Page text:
Business and Management INK

Using Affective Displays to Predict Customer Satisfaction

January 24, 2024 23

In this article, Shelly Ashtar reflects on her longstanding interest in service-related work and how it connects to her research interest in customer satisfaction. Ashtar explores this topic with collaborators Galit B. Yom-Tov, Anat Rafaeli and Jochen Wirtz in “Affect-as-Information: Customer and Employee Affective Displays as Expeditious Predictors of Customer Satisfaction,” in the Journal of Service Research.

My interest in service-related interactions started during my first job as an adult, as a customer service representative at a telecommunications company. The most challenging aspect of this role involved ensuring customer satisfaction, especially in situations where customers encountered technical issues with their phones or high bills. Encountering diverse customer behaviors and various employee strategies, increased my fascination in such interactions, which led me to pursue academic studies in Organizational Psychology.

During my PhD studies, I had the opportunity to learn from, and collaborate with, esteemed scholars as professors Rafaeli, Yom-Tov, and Wirtz. The fruitful collaboration with scholars with expertise in different perspectives of service-related areas enriched the learning, discussions, and eventually, the development of this work. 

In the current research, we had the opportunity to work with real-life large-scale data of service interactions and to examine our hypotheses in an innovative manner. Through the examination of over 20,000 service interactions, comprising more than 300,000 customer and employee messages, we showcased a detailed method for employing sentiment analysis to provide rapid insights on customer satisfaction with service interactions.

Our analysis reveals that in addition to the importance of overall customer affective displays and in alignment with theory, their peak and end displays are indicative of their satisfaction. Also, as customers might not fully display their felt affect due to regulation strategies, we demonstrate that the displays of the employees can serve as additional cues of customers’ satisfaction. Lastly, we show that these effects are more pronounced in service failure than non-failure encounters.

In today’s fast-paced world, the ability to gain automatic insights into customer sentiments is a gold mine for researchers. Additionally, the ability to gain these swift insights with no friction, is an asset also for businesses. The methods we apply in this work can be leveraged by businesses to expedite the acquisition of valuable insights on the quality of their service interactions. Moreover, these methods can facilitate rapid reactions to customers dissatisfaction by employees and managers, during or immediately after the initial service interactions.

Apart from monitoring customer satisfaction, our findings carry significant implications for the management and training of frontline employees. Traditionally, service companies focus on tracking operational indicators like employee response time and number of turns till case resolution. Our research demonstrates that although these features undeniably play vital roles in service interactions, evaluating affective displays within interactions serves as a superior predictor of customer satisfaction, especially in critical instances like service outcome failures.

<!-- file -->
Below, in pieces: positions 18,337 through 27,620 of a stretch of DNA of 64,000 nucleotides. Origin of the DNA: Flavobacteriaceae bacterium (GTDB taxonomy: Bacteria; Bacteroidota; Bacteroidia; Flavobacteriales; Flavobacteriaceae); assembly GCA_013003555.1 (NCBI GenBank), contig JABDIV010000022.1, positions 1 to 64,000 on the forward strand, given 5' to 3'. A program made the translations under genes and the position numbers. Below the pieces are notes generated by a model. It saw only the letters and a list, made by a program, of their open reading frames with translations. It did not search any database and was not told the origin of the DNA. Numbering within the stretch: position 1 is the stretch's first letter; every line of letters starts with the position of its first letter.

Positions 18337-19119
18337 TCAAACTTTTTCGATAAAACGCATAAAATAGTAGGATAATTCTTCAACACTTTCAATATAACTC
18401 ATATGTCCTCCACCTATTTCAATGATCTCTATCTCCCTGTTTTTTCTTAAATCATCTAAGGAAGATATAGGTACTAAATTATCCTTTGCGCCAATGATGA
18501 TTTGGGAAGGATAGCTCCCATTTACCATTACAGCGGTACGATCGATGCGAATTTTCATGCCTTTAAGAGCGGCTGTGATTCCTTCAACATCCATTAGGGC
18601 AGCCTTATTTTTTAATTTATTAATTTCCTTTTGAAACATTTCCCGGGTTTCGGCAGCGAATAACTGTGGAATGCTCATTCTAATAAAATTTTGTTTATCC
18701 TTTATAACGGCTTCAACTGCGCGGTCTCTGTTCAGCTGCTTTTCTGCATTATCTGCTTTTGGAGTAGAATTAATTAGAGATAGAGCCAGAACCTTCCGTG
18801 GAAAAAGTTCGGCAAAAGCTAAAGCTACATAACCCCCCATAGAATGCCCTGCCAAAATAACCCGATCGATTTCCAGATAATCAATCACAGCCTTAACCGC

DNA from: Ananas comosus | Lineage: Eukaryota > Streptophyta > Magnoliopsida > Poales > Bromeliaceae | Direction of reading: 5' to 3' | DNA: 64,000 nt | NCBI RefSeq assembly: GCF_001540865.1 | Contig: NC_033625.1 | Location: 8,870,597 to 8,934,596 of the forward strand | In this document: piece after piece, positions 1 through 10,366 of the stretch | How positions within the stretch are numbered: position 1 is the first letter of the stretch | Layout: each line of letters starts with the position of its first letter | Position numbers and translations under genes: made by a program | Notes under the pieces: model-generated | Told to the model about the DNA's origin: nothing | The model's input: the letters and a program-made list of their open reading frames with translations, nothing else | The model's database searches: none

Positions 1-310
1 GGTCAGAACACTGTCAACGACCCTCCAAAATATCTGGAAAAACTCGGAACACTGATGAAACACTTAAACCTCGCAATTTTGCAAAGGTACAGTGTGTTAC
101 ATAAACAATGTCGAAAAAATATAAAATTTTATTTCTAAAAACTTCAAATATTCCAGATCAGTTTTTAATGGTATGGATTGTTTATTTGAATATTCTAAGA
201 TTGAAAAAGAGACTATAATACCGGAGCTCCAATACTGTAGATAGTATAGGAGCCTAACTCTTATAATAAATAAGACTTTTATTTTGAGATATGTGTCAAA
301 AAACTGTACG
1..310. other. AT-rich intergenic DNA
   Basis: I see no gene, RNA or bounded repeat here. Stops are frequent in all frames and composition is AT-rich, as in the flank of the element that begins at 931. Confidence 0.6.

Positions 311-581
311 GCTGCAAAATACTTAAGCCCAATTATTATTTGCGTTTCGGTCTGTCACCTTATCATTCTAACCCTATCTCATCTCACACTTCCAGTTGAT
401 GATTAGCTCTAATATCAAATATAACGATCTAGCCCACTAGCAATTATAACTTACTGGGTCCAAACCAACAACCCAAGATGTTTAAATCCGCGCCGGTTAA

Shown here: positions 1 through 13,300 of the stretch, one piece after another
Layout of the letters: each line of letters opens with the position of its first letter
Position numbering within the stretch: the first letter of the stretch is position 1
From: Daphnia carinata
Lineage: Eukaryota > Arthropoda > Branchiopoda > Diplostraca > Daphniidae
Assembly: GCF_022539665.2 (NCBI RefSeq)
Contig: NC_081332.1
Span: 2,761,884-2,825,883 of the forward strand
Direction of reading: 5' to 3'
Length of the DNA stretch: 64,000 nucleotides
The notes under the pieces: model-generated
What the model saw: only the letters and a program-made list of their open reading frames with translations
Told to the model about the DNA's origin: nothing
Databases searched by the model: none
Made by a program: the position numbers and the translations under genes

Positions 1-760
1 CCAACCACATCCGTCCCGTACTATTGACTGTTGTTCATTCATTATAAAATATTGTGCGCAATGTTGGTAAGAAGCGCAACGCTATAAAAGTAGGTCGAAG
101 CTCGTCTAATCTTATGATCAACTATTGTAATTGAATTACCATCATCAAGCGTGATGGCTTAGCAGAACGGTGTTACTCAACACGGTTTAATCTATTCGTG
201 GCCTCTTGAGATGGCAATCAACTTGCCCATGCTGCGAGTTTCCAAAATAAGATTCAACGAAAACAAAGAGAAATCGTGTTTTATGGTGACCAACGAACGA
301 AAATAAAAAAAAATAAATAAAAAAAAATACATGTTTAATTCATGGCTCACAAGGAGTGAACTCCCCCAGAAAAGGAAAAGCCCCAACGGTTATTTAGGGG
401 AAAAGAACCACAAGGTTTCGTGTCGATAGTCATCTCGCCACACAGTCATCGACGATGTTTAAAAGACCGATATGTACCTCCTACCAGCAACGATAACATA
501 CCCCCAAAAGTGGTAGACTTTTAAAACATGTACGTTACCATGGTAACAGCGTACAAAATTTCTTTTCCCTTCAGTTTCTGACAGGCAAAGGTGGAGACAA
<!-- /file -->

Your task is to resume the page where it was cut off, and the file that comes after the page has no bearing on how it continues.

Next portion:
Thus, to create an ideal customer experience, employees should track customer affective displays throughout the entire interaction. Achieving this could involve incorporating automatically generated visual cues, such as real-time and user-friendly “emotion thermometers,” into employee dashboards. Additionally, as part of front-line employees training, we recommend emphasizing displays of positive affect, with particular attention to concluding interactions on a positive note.

We hope that our research will help researchers and managers utilize automatic methods to gain insights on customers’ experience, on a larger scale and with resource conservation. 

Shelly Ashtar (pictured) is the support data researcher at JFrog, a software development company. She has a PhD in behavioral and management sciences and organizational psychology from The Technion – Israel Institute of Technology and has published recent articles on different aspects of the customer experience. Galit B. Yom-Tov is an associate professor of data and decision sciences at Technion - Israel Institute of Technology. There, she co-leads the researching of the Service Enterprise Engineering Lab and explores her research interests in service systems, specifically focusing on healthcare. Anat Rafaeli is a professor emeritus at Technion - Israel Institute of Technology. She is the current Yigal Alon Chair for the study of people at work at Technion and has research interests in emotions in organizations and the dynamics of service interactions. Jochen Wirtz is a professor of marketing at the National University of Singapore. Among his many accomplishments, he is the current International Fellow of the Service Research Center at Karlstad University in Sweden and is an Academic Scholar at the Cornell Institute of Healthy Futures. Wirtz has a PhD in services marketing from the London Business School.

View all posts by Shelly Ashtar, Galit B. Yom-Tov, Anat Rafaeli, and Jochen Wirtz

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